According to Polybius, Hannibal had 130 ships; according to Diodorus he had 200 ships involved in the battle. Diodorus says the Romans had 120 ships. Information about the type of ships that Scipio Asina lost at the Lipari Islands is not given in the sources but it seems probable that the Romans still had around 100 ships from their original fleet. Possibly they borrowed ships from their allies and made use of captured Carthaginian ships but no information is available. The brief description of the battle that has survived does not indicate whether the Romans arranged their ships in two lines or one. At first it seems the Carthaginians tried a diekplous attack. When that failed, they switched to a periplous attack but the Romans repulsed that too. If we accept Wallinga’s theory that the boarding-bridge could be revolved through 90 degrees, rather than freely in all directions as Polybius claims, then the Romans must have manoeuvred and regrouped their ships during the battle to defend themselves and to target the Punic ships as they approached. So, in practice, they continued to use the traditional tactics that were intended to sink enemy ships with rams and the deployment of the boarding-bridge did not make a significant difference to this aspect of the battle.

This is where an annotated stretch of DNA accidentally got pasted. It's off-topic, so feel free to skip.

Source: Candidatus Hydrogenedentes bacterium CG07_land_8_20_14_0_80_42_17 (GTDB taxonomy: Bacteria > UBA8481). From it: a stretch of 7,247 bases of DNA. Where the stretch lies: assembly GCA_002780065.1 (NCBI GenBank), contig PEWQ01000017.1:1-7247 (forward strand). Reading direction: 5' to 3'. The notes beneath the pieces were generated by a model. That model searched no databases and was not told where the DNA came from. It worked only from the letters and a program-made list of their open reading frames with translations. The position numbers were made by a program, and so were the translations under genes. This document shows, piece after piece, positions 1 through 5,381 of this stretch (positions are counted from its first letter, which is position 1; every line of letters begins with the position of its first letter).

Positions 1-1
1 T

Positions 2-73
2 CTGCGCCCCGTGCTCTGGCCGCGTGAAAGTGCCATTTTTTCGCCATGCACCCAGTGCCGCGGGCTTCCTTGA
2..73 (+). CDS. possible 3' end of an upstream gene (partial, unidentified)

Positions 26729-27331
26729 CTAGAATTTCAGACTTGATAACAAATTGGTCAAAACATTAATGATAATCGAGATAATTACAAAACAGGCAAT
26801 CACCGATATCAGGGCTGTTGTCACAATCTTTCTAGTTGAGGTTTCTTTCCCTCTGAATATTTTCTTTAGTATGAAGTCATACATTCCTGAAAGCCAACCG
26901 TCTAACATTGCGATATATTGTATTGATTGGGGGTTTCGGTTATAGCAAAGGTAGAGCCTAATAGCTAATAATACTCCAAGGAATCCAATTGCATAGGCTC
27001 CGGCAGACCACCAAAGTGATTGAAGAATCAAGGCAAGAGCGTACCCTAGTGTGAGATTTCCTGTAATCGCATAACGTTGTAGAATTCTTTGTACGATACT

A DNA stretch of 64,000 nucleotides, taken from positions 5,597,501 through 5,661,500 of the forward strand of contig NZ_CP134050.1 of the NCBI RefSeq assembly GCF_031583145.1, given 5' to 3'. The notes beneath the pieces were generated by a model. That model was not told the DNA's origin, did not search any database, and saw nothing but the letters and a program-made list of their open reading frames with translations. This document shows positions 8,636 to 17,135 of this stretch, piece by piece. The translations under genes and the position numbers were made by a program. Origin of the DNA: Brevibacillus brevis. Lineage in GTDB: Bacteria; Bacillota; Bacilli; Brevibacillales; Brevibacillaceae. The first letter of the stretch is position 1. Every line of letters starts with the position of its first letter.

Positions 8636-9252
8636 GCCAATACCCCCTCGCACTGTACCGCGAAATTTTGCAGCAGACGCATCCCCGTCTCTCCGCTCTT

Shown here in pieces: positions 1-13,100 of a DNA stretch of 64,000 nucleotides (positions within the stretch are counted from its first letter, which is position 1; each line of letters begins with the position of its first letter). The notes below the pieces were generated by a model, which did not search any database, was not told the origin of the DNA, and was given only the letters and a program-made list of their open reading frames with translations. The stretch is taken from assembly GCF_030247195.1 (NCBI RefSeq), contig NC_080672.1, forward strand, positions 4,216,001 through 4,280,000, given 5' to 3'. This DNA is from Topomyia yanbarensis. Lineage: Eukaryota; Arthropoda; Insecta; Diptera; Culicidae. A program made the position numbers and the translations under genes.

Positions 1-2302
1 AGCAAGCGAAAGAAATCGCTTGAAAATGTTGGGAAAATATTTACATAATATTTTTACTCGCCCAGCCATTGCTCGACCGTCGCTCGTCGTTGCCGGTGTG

Duilius was given extraordinary honours by Rome. He was awarded the first naval triumph in the city’s history, ‘de Sicul(eis) et classe Poenica’, ‘over the Sicilians and the Punic fleet’. Two columns decorated with beaks were built, one in the Forum, probably close to the Rostra, and the other perhaps at the Circus Maximus, and a waxen torch was borne before him and a flautist made music whenever he returned from dining out. The Rostra and the Columna Rostrata C. Duilii were the two most important war monuments of Republican Rome.

Polybius sees the victory at Mylae as one of the important moments of the war; he states that the determination of the Romans to prosecute the war became twice as strong. This is plausible. The victory and the retreat of the Carthaginian navy opened the north coast of Sicily to the Romans, who used their fleet to take troops westwards when they raised the siege of Segesta and took Macella.